The Global Competitiveness Report paints a gloomy picture of citizen economic empowerment in Botswana.
Published by the World Economic Forum, the report shows that the country has a very high prevalence of foreign ownership of business. On a list of 148 countries that has such problem, Botswana is ranked 28th. The problem extends to “control of international distribution”, an indicator that measures the extent to which domestic companies own and control international distribution and marketing. Again Botswana scores very low, coming in at position 122.
This will come as no surprise to those who have been closely monitoring the issue of citizen empowerment. Going back to 1923, the British colonial government introduced the Credit Sales to Natives Proclamation whose net effect was to put Batswana traders out of business. To a large extent, the success of businesses (especially small ones) depends on their ability to obtain credit but in terms of this proclamation, natives could not get credit. The result has been that decades later, whites and Asians have a head-start on indigenous Batswana in the business realm.
In the run-up to independence, the colonial government constituted a committee to investigate racism and one of its members was Seretse Khama, the future founding president of present-day Botswana. Khama could not contain his revulsion when the Registrar of Deeds, a Mr. Myers, testified about how Tati Company and the British South Africa Company (BSAC) had imposed discriminatory conditions in title deeds.
“A typical example of these conditions is as follows,” Myers said before quoting from a copy of a title deed he had with him: “The land is sold subject to the conditions that the registered owner undertakes not to transfer the land or any part thereof to Asiatics or other Non-Europeans without the previous consent in writing of the company.”
He proceeded to tell the committee that although what he had read out was the typical condition found, there were many variations in wording in different title deeds relating to lands which are owned by or have been owned by Tati or BSAC but that import was basically the same.
“I have not come across a deed yet in which there has not been a provision of this nature,” Myers said.
Khama asked him if it was correct that a clause of this nature could not be easily removed from the title deed. In response, Myers said that once a condition is inserted into a title deed and the land held by such title is subsequently transferred, that condition automatically goes forward into the new title deed and only the person who imposed the condition is able to cancel it.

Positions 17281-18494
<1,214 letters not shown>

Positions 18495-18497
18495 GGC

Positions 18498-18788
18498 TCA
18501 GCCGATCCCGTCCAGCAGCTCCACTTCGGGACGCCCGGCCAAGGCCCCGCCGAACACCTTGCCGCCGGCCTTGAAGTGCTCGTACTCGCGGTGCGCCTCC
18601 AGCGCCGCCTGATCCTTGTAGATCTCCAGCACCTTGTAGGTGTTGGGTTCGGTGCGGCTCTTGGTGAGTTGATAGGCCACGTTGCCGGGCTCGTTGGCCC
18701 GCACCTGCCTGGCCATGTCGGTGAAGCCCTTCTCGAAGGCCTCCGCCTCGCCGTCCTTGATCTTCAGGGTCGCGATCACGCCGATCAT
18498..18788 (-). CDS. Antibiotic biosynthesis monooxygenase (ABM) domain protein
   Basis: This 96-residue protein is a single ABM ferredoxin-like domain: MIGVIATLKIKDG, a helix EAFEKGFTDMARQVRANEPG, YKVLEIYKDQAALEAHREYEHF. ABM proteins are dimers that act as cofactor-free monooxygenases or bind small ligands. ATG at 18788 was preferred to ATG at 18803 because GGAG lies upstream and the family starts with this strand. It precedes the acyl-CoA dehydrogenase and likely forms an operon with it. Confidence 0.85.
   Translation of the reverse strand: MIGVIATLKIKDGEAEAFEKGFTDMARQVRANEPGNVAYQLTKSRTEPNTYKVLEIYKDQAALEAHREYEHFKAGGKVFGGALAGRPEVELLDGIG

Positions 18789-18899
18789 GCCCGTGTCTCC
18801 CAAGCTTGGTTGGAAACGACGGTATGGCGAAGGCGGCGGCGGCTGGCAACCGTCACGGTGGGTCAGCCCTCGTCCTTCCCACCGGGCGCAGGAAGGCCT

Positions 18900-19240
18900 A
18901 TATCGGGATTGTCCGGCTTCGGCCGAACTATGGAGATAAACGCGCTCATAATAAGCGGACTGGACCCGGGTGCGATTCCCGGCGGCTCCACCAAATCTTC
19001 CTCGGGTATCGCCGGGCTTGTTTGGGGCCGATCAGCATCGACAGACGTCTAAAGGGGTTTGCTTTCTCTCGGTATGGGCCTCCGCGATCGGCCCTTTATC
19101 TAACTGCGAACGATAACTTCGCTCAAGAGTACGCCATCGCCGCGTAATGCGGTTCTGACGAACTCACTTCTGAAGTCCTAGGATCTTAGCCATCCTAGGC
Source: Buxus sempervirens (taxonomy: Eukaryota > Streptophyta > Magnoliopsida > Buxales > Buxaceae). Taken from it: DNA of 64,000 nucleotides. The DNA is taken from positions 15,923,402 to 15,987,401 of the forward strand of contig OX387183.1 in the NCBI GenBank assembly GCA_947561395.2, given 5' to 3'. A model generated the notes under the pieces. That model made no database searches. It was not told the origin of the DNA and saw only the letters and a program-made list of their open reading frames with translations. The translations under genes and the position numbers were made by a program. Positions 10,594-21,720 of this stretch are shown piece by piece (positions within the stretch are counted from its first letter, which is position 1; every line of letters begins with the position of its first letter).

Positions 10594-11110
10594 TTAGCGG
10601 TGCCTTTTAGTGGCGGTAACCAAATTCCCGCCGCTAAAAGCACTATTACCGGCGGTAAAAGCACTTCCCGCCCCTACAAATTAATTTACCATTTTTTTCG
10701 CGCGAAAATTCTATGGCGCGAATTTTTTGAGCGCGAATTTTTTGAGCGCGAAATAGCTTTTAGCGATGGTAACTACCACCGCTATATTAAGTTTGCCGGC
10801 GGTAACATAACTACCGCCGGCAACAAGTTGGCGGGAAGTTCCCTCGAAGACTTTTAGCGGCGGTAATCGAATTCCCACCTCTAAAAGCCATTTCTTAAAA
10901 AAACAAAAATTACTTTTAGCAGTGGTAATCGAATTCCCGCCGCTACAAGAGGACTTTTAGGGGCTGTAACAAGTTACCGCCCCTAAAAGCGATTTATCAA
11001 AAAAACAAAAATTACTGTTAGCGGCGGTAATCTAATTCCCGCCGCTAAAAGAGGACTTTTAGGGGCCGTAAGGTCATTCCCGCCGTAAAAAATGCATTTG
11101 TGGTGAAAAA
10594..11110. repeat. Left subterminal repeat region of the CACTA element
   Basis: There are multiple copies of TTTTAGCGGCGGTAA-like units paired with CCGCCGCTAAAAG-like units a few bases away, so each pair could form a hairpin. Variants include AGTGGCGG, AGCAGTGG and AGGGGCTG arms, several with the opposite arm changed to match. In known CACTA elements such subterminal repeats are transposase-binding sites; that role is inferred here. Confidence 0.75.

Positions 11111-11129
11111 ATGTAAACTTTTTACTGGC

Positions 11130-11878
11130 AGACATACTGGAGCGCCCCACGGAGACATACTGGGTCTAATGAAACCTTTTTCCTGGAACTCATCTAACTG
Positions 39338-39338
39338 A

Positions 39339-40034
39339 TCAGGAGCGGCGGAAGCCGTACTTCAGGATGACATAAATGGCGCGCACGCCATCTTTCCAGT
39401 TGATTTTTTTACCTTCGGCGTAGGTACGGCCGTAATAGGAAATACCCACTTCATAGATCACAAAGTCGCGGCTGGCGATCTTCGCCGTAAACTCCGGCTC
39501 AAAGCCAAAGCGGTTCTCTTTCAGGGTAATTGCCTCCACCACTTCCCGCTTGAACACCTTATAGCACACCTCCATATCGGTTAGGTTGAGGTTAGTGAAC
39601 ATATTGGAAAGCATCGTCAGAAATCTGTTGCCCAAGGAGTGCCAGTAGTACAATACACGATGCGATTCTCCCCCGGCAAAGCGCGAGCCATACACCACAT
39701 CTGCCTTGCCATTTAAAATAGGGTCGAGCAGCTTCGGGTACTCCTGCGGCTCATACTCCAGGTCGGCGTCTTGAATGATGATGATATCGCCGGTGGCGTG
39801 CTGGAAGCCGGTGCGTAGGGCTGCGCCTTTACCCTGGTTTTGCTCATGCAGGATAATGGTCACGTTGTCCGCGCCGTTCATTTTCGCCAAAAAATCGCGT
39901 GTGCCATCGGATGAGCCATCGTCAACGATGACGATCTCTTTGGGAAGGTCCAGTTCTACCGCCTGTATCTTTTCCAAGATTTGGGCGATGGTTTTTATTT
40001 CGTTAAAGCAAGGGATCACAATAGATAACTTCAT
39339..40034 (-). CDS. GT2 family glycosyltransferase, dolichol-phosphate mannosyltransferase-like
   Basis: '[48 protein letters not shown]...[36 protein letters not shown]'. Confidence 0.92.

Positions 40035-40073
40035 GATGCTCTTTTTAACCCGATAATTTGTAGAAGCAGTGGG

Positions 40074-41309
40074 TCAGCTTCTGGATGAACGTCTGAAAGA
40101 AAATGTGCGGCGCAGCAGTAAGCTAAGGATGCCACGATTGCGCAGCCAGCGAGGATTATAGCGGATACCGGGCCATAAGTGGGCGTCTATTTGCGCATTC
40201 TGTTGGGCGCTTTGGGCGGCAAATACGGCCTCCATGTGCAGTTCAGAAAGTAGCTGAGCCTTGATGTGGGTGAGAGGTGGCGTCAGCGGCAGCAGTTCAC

“Does not the government consider such a condition to be obnoxious?” Khama asked rhetorically.
However, even with Khama at the helm, the new nation of Botswana did not get it right when it came into being in 1966 because it neglected to enact legislation that protects the economic rights of its citizens. This is the point that High Court judge and legal scholar, Dr. Key Dingake, makes in his book, “Constitutionalism and the Rule of Law in Botswana.” He suggests that some form of protection should be provided for global citizens through the United Nations system.
Addressing Botswana’s specifically, Dingake laments the absence of socio-economic rights in the country’s constitution.
“This does not mean they are not rights. It only means that in the context of Botswana they may not be justiciable (capable of enforcement) because they are not constitutionally entrenched,” he writes in the book.
A parliamentary committee that is investigating the Botswana Meat Commission has revealed the extent to which citizens (including former president, Sir Ketumile Masire) are systemically disempowered. This prompted Professor Monageng Mogalakwe at the University of Botswana to hint at the possibility of the country’s beef industry being in the clutches of “an Anglo-Boer mafia.” A colleague of his, Dr. Oupa Tsheko, who is an economist, has estimated that about 80 percent of Botswana’s national wealth is in the hands of 20 percent of the citizen population. He estimates that roughly 2 percent in the 20 percent bracket is made up of indigenous Batswana. In the past, politicians like the former Shoshong MP, Duke Lefhoko, have called on the government to narrow down its broad citizen economic empowerment programme to indigenous Batswana because of their peculiar situation.